Blog Post

US professors choose tech for control, not collaboration

US professors who reach for technology in the classroom are choosing PeopleSoft and Powerpoint over blogs and wikis, as revealed by a study discussed in NMDnet:

Classroom technology to the rescue, proposes a new government report entitled "Transforming American Education: Learning Powered by Technology." Not so fast, counters a recent national study. This assessment, the Faculty Survey of Student Engagement, found that most professors who turn to technology gravitate to tech that helps them administer classes, like Blackboard and PeopleSoft, rather than technology that empowers student expression and feedback.

I imagine these profs would have an aneurysm if their students ever got ahold of The Pool.

As empowering as blogs and wikis can be, Blackboard and PeopleSoft are simply modern-day equivalents of the Panopticon, designed to enable authorities to monitor and instruct rather than listen and enable. Is it fair to say our classrooms use 21st-century technologies, if those technologies are based on 18th-century politics?

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5 comments

I think the answer to that question can vacillate between yes and no depending on intent. For instructors who intend to use course management systems as monitoring systems (how many students downloaded the reading, how many times has Juan read his peer's comments) and not points of contact, I agree that Blackboard teachers can quickly look like prison guards hiding behind their screens and administrator privileges. Calling that particular use of a CMS "21st technology" is surely a disguise for instructors who have yet to grasp the intent behind 21st technology practices and who might be cynical of moving classroom interactions (discussions, oral presentations, generative debates) onto the web.

However, I would be hesitant to give the uses of all course management systems a blanket label of latter-day panopticons. In some ways, CMS applications and modules can be more enabling and more transparent than what a traditional classroom allows. Even with three fifty-minute periods a week, there is no possible way that even the most empathetic and empowering instructor can help students break through the sturdier prison tower of academic convention. Online discussions and resource sharing can allow the bigger questions of institutional power continue outside the (institutional) constraints of traditional class periods.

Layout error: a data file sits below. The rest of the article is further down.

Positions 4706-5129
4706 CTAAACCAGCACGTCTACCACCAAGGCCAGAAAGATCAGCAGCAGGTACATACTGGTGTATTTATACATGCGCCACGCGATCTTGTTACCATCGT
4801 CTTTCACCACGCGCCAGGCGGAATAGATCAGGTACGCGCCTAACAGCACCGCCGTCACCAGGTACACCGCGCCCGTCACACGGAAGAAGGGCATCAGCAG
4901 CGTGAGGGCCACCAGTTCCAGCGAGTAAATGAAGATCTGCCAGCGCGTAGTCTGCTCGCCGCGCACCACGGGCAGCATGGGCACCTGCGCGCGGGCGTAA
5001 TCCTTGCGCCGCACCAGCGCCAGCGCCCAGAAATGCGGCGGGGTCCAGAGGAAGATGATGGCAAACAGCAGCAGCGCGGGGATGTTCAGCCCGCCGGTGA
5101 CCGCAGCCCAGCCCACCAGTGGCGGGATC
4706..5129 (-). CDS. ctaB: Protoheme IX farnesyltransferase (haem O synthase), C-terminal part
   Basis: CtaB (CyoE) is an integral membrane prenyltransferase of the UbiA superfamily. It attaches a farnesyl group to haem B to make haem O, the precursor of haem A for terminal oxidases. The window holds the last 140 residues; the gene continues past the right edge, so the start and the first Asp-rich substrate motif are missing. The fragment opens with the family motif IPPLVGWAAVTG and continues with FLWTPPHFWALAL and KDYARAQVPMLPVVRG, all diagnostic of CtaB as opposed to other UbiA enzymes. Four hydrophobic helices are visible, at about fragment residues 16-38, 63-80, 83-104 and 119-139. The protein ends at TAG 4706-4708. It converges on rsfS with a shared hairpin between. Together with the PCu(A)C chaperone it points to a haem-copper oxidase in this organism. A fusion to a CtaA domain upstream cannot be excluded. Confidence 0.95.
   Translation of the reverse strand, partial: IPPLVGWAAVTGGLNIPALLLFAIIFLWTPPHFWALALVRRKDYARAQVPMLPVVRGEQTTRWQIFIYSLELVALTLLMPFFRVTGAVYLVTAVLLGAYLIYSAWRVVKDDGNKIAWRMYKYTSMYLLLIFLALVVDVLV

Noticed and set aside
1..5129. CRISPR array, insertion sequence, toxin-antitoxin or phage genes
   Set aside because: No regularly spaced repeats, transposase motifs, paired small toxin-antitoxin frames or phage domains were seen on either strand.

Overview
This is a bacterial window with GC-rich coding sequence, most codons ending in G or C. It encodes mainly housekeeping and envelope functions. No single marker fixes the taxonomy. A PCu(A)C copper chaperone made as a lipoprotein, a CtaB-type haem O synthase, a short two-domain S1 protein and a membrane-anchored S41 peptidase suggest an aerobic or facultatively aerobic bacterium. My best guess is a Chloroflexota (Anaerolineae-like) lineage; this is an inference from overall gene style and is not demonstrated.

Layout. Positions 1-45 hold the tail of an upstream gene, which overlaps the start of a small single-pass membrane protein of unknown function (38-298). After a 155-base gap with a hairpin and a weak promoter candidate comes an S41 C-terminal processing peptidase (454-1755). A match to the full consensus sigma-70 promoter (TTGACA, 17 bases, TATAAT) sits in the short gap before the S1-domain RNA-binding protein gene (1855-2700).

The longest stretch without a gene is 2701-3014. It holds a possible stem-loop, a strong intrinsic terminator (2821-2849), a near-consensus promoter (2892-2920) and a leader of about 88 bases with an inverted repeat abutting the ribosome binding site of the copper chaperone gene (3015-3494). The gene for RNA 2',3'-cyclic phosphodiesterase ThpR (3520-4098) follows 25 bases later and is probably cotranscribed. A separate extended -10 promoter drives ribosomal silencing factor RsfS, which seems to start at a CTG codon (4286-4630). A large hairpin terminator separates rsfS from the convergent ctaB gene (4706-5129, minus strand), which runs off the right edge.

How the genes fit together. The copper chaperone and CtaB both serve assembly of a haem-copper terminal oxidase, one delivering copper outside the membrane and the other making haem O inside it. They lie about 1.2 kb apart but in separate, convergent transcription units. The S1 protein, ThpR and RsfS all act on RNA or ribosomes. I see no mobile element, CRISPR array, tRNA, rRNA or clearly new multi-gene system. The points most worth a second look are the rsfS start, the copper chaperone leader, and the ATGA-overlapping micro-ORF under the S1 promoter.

In the English department at Iowa State University, we use the open-source Moodle platform. As an instructor, I find the interactive modules easy to modify and shape for student-centered learning. I don't use Moodle for grading, attendance, or gauging student participation by reading access logs. I feel that 24/7 access to a CMS can give students a transparency that traditional classroom and office hours can't alone support. If they lost the assignment sheet, students don't have to wait for Instructor Overlord to accept their apology and grant them a new copy. If an epiphany about course material jolts them at one a.m. instead of in the class discussion the previous day, they still have a forum to access.

I could police my classes using the CMS. I choose to invite interaction that doesn't bear on any kind of grade. Again, I feel intention is the key.

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I've heard mixed reviews of Moodle, but by choosing open-source software you are already modeling for your students the value of cooperative production.

If you're also modding your Moodle installation for your own purposes, then you are also teaching them that users should re-invent systems for each context rather than accept them from corporate or governmental authorities as unalterable monoliths.

I believe it is more in the nature of Internet architectures to promote reciprocal rather than asymmetric data sharing, and that platforms like Blackboard (and Facebook) are abusing this architecture. It sounds like you, on the other hand, are swimming with the current, and I'm sure your students appreciate it.

If you're an example of the next generation's approach to online education, I for one welcome our new Instructor Overlords.

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Let's just hope the new Instructor Overlords change their names :)

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Jon,

The following article discusses electronic attendance scanners now being employed in Arizona.

http://www.npr.org/templates/story/story.php?storyId=129482104

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I learned of this via Bruce Sterling, who enjoyed the irony of students making a group to protest this invasion of privacy–on Facebook.

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